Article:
What startled Anderson was that not only did the excess reindeers die off, but nearly the entire population disappeared. It’s a common belief that only the superfluous members of a species die when a population grows past a sustainable number. But the reindeer of St. Matthew Island proved that the theory has exceptions. In St. Matthew’s case, the reindeer population became imbalanced, and once it went out of whack, the death toll spiraled far beyond the number the island originally was able to support.</
“To me, that was such a clear microcosm or metaphor for humankind,” Anderson says.</
Even more disturbing to Anderson was the realization that while the reindeer’s resources eventually would come back, most of ours — oil, natural gas, metals deep within the Earth — won’t.</
The concept was a “spear” in Anderson’s chest that made him completely rethink his role as an industrialist. Inspired by the reindeer of St. Matthew Island, he eventually set a goal for his company that many believe is unattainable. Anderson decided to turn Interface into a completely sustainable carpet manufacturer. To him, that means Interface won’t leave a single negative environmental footprint — in part by subsisting without using a drop of oil — by the year 2020.</
Anderson hopes other manufacturers will follow his lead and, in turn, bring about the dawn of a new industrial revolution. Judging from what he’s accomplished so far, he’s off to a good start.</
“If we do manage to turn the tide and arrest [greenhouse gas] emissions and draw down carbon from the atmosphere,” the author Hawken tells CL, “I believe we will be seeing Ray as we eventually saw Rosa Parks and other leaders who just wouldn’t back down from their beliefs, even in the face of ridicule or hostility.”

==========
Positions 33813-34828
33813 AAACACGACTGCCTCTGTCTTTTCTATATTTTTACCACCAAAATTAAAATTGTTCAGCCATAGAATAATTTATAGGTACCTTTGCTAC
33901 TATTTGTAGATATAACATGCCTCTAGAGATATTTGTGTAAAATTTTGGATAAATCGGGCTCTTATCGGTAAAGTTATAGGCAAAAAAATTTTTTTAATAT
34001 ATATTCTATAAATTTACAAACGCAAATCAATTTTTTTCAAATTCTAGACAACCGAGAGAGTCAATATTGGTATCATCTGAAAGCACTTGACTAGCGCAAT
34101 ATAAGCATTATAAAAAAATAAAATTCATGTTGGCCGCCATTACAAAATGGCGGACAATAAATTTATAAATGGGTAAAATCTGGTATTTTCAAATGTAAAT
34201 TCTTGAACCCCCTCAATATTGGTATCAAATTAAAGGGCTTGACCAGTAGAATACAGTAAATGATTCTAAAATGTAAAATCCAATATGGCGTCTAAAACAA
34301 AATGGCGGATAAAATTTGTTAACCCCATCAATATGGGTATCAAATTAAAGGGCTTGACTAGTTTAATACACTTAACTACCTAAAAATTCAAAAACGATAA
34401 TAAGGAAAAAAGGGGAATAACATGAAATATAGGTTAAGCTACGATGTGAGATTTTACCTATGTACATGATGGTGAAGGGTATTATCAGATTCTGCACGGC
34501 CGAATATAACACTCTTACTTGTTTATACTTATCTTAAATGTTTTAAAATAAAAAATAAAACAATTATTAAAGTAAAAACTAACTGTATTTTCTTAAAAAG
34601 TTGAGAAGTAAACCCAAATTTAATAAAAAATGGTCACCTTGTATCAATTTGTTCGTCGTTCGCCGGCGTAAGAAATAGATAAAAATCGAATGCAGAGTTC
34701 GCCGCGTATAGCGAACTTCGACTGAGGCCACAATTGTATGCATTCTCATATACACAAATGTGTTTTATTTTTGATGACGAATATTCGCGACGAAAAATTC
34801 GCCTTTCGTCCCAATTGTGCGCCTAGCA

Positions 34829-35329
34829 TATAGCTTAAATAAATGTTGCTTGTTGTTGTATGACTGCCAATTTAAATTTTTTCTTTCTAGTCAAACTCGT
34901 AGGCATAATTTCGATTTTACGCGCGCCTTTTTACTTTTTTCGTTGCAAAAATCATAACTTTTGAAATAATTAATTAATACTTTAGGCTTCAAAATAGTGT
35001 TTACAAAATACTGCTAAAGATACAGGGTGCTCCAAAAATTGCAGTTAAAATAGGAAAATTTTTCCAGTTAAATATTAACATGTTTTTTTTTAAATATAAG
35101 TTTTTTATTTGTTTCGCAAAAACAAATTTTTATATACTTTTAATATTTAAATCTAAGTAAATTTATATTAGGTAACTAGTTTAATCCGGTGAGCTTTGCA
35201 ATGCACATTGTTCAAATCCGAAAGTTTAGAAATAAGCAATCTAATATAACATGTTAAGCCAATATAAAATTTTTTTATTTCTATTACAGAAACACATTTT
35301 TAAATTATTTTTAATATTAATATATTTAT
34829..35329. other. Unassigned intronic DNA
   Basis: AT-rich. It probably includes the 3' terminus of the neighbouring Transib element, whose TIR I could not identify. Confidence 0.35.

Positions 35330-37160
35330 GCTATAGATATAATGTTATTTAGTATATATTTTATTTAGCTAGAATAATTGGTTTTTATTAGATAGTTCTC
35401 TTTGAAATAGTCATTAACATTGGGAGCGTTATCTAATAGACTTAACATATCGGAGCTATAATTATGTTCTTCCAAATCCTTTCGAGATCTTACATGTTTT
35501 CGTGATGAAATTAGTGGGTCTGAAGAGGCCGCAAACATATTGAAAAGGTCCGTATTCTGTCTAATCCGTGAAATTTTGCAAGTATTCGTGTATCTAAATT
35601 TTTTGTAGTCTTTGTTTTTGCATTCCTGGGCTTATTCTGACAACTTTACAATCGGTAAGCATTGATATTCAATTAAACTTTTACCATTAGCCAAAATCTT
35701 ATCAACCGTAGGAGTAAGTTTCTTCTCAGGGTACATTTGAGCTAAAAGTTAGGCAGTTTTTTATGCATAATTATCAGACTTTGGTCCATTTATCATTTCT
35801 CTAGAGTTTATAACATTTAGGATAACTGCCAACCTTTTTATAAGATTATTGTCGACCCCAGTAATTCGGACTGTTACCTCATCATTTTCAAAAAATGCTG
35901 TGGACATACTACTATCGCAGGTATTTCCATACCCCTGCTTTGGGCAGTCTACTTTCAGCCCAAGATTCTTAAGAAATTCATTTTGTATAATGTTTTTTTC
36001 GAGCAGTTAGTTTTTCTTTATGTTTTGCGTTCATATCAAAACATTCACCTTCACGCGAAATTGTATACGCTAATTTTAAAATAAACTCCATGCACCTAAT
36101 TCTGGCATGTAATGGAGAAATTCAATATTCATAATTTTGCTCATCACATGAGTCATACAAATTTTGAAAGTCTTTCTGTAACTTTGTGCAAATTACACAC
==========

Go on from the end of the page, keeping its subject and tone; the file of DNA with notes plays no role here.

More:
Ray Anderson grew up less than five miles from the Alabama border in West Point, Ga. He earned a football scholarship from Georgia Tech and was a running back for legendary head coach Bobby Dodd. Though a shoulder injury ended his football career in his sophomore year, Anderson graduated from Tech in 1956 with highest honors and a bachelor’s degree in environmental engineering. In April 1973, after bouncing between a couple of companies, Anderson partnered with U.K.-based Carpet International to found Interface.</
The thrust of Anderson’s new company was the creation of carpet tiles, which at the time were becoming a fixture in the modern office. These days, Interface makes and sells nearly 40 percent of all carpet tiles sold on Earth, and the company has the market share in all 110 countries where it does business. Interface tiles cover the floors of the corporate headquarters of Dell, Microsoft and Starbucks, but the more typical purchaser of Interface’s tiles are interior designers and decorators who appreciate the company’s environmental goals and hip designs.</